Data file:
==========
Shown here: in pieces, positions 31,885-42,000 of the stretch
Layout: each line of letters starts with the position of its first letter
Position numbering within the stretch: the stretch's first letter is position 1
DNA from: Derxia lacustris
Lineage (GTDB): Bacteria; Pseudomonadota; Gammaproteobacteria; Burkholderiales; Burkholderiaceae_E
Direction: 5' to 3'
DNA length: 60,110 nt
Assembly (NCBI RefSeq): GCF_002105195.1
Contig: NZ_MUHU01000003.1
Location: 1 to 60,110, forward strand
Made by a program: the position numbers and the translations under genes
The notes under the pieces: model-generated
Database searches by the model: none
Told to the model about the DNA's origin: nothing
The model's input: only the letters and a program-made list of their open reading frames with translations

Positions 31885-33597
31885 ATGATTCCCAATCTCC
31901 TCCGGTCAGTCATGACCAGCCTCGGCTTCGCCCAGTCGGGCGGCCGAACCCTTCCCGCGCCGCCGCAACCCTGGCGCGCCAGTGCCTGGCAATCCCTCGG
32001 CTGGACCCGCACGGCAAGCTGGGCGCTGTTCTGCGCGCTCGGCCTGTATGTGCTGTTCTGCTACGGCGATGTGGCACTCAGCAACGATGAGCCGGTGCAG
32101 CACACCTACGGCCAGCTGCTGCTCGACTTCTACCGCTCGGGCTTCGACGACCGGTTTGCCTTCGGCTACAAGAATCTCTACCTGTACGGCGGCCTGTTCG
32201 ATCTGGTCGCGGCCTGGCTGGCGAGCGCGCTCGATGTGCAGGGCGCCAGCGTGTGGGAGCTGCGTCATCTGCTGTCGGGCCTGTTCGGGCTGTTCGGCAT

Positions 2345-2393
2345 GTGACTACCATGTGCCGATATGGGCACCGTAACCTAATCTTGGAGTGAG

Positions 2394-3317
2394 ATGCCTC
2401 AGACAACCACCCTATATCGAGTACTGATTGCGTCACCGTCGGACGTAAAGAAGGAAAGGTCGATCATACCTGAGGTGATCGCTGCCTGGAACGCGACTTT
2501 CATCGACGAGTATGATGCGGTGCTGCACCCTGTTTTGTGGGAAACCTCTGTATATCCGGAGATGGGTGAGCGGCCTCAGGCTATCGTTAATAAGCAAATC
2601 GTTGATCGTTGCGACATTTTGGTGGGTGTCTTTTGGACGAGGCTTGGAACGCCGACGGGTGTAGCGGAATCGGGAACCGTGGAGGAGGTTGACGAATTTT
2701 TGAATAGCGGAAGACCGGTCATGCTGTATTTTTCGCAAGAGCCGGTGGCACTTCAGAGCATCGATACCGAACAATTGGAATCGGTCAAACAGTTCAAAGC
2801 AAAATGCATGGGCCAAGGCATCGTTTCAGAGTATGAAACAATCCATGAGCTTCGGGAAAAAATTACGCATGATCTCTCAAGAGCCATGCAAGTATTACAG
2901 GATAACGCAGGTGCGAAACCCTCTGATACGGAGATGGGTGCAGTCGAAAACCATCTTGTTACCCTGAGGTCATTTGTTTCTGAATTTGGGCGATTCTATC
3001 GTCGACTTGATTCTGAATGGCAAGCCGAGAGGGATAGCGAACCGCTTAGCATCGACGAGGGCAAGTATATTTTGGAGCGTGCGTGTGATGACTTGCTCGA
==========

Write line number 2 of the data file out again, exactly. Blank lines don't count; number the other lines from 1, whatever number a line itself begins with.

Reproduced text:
Layout: each line of letters starts with the position of its first letter